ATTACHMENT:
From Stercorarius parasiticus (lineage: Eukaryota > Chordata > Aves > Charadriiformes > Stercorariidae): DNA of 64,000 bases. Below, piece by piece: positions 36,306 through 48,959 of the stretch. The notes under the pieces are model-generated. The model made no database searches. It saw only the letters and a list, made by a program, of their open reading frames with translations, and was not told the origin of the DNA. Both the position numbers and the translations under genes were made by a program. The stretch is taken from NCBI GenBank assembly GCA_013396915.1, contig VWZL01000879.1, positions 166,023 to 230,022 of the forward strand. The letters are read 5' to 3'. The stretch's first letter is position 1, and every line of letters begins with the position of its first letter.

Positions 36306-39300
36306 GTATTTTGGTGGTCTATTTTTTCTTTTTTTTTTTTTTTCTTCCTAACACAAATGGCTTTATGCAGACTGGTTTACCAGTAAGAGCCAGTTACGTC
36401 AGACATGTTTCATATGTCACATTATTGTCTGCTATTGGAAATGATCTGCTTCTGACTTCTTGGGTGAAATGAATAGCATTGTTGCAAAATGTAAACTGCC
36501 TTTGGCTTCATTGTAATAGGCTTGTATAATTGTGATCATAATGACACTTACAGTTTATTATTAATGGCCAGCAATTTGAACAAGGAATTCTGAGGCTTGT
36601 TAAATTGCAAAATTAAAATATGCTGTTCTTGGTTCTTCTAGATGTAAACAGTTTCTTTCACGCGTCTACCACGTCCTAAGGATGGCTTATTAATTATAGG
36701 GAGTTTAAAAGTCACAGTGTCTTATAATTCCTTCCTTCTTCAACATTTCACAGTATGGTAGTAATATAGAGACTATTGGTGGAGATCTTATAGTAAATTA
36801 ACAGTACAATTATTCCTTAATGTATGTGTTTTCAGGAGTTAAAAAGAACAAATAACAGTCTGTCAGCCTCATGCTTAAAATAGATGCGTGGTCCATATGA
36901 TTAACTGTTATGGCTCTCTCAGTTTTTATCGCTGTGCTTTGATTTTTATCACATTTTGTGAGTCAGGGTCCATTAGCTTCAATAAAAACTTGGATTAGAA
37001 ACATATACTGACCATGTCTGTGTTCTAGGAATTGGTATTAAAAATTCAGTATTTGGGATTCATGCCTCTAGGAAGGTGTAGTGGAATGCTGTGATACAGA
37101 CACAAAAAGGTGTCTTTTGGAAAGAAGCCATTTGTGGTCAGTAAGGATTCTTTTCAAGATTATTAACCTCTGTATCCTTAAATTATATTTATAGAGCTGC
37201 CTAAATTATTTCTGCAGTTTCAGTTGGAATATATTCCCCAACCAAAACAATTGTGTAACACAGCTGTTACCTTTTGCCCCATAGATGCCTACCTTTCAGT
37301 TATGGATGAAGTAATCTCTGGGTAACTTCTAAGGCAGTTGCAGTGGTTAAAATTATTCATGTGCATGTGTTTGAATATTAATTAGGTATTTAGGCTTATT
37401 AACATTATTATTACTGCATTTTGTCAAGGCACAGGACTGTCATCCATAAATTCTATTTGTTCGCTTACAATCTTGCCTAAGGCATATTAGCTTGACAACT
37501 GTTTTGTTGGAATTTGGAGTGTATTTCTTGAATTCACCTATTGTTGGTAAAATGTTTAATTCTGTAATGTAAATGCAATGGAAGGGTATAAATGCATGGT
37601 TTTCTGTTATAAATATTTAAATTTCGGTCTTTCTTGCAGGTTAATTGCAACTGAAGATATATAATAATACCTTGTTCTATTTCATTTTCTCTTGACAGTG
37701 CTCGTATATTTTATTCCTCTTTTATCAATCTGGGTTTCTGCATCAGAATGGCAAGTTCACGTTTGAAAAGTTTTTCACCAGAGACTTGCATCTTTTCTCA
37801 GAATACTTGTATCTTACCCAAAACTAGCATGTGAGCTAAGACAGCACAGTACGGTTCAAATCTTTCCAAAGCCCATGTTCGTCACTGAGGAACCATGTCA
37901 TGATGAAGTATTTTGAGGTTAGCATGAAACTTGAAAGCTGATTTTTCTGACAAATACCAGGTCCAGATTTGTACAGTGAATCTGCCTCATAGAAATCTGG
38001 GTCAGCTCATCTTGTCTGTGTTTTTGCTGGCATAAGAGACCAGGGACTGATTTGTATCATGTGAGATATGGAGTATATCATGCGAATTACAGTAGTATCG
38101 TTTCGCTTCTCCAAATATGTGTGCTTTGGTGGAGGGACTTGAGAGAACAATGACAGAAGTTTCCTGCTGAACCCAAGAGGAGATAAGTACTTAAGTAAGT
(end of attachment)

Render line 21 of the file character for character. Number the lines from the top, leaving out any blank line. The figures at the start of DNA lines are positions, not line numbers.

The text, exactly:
38101 TTTCGCTTCTCCAAATATGTGTGCTTTGGTGGAGGGACTTGAGAGAACAATGACAGAAGTTTCCTGCTGAACCCAAGAGGAGATAAGTACTTAAGTAAGT